I’ve spent my post-college life working in digital advertising, specifically 5 years as a social media manager at two colleges and a small advertising agency. I’ve had the privilege to work on viral campaigns (including outlets like E! Entertainment, Buzzfeed and Business Insider), crisis communications due to social media threats, and paid advertising all on social media. These days, I focus more on advertising operations with a sprinkle of paid social QA and A/B testing. But the more I work with local influencers in Kansas City and begin blogging myself, I see the similarities between managing social media for an established brand and building a brand for yourself.
Stop focusing on likes, start focusing on content:
I’m in several Facebook groups for smaller, newer bloggers like myself. Every day I see the following statement in some way, shape or form:
“I’m so close to having 1,000 followers, will you go and follow me?”
“I used to get 200 likes on my photos, now I’m only getting 193. Why?!”
The fundamental flaw is focusing on outcome before process, the pearl before the grit. How would you act if a friend who was losing weight asked you the following?
“I’m 16 pounds away from my goal weight. I’m so close. Will you go eat my healthy dinner and run 2 miles for me?”
Your response would be to tell them to get to work! That’s what good bloggers are doing every day, for months or years on end until they hit those follower milestones. They’re constantly improving their craft with content, creating content calendars, working on their websites and social media accounts.
In other words, build it and they will come. But how do followers know if they should? Read on:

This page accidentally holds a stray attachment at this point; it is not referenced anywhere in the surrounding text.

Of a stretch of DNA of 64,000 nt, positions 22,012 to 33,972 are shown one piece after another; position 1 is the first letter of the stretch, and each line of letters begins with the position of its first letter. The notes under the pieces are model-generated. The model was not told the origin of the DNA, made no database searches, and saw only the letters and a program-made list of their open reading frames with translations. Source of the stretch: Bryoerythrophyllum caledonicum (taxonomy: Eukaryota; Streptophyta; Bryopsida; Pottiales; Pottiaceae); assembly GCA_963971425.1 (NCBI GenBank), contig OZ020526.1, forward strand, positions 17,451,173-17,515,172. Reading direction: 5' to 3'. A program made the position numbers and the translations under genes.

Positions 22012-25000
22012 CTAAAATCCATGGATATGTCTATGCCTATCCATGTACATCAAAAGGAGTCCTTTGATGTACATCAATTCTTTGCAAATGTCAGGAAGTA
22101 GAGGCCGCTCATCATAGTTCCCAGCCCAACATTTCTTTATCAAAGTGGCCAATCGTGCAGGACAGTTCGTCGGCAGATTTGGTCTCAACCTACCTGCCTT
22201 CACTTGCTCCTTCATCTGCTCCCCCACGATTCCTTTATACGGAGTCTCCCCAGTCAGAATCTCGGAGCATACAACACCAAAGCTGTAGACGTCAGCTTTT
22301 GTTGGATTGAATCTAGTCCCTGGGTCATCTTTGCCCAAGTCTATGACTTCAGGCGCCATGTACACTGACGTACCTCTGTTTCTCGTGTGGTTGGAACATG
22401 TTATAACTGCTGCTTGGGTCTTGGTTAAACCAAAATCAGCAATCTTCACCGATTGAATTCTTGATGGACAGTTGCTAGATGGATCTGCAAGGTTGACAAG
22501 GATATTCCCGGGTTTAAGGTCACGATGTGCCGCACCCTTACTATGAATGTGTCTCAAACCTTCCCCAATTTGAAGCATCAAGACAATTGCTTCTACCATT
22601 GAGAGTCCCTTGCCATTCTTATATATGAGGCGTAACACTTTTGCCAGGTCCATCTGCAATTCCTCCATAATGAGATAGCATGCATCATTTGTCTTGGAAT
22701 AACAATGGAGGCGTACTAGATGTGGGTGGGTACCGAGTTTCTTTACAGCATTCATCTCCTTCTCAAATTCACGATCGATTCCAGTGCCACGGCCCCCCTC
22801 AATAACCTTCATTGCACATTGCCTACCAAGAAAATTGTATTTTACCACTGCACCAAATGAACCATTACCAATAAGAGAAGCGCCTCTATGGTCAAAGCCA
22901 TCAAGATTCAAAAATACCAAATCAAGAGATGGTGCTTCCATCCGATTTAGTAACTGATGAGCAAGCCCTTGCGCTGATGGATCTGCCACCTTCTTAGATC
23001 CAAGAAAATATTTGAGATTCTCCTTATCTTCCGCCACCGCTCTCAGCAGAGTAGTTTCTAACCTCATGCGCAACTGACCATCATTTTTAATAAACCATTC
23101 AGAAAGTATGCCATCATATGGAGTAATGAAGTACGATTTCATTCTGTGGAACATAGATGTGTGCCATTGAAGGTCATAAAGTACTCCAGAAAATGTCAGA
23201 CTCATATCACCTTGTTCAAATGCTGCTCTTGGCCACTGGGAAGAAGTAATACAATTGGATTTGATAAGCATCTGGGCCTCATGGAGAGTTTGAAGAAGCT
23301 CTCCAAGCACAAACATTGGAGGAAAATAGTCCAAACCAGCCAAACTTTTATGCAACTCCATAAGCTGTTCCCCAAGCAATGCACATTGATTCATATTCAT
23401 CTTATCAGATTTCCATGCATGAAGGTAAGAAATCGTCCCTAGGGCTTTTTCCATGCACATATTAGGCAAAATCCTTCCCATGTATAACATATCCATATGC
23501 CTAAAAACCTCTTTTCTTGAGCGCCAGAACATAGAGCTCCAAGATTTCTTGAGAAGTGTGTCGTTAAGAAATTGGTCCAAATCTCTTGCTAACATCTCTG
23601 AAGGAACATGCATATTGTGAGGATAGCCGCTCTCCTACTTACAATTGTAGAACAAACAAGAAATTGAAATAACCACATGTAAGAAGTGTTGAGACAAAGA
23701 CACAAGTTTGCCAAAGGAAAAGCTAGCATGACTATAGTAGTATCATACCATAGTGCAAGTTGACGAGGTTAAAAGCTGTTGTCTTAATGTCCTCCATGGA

Build Local Connections:
Every single high-profile social media campaign I’ve ever worked on has one common tenet: the local media played a major role in communicating the message. Most bloggers won’t need to worry about getting the local news to cover their spring OOTD, but most successful bloggers have a strong connection with their local blogging community.
From the Chicagogrammers to smaller groups near you, there’s a group for every blogger. Make a point of going to local blogger meetups. Volunteer with an organization that needs a social media coordinator. Don’t miss marquee events like local fashion weeks or fun events in your city. Join professional development groups like Style Collective. In other words, to be successful in the blogging and influencer worlds, you have to be willing to make connections and give back to others!
Know When to Pay to Play:
A little part of my former social media manager self dies when I see a blogger with 11,000 Instagram followers but averaging only 100 likes on posts. That is the mark of buying followers, which can usually be confirmed with a quick glance at tools like Socialblade which chart follower changes over time. Girl, we see you.
I know that you believe it will pay off because number of followers = more influencer offers. It will catch up with you soon, and I mean soon. The Influencer Podcast did a great interview with Fohr Card CEO James Nord, during which he talks about tools that many larger brands are using to verify how many followers an influencer truly has. Technology and brand strategy is catching up and catching on, how will you fare when the time comes?
I should note, I think there’s a time and a place for small, refined paid social media campaigns. I don’t think the ROI is there to run advertising to gain social media followers, but it could be something to offer brands as a supplemental benefit of partnering with you.
Want to learn more about refining your career as a social media, digital advertising or blogging professional? Register for my workshop Make Your Social Media Career Take Off, hosted by Social Media Club of Kansas City on May 4 by clicking here.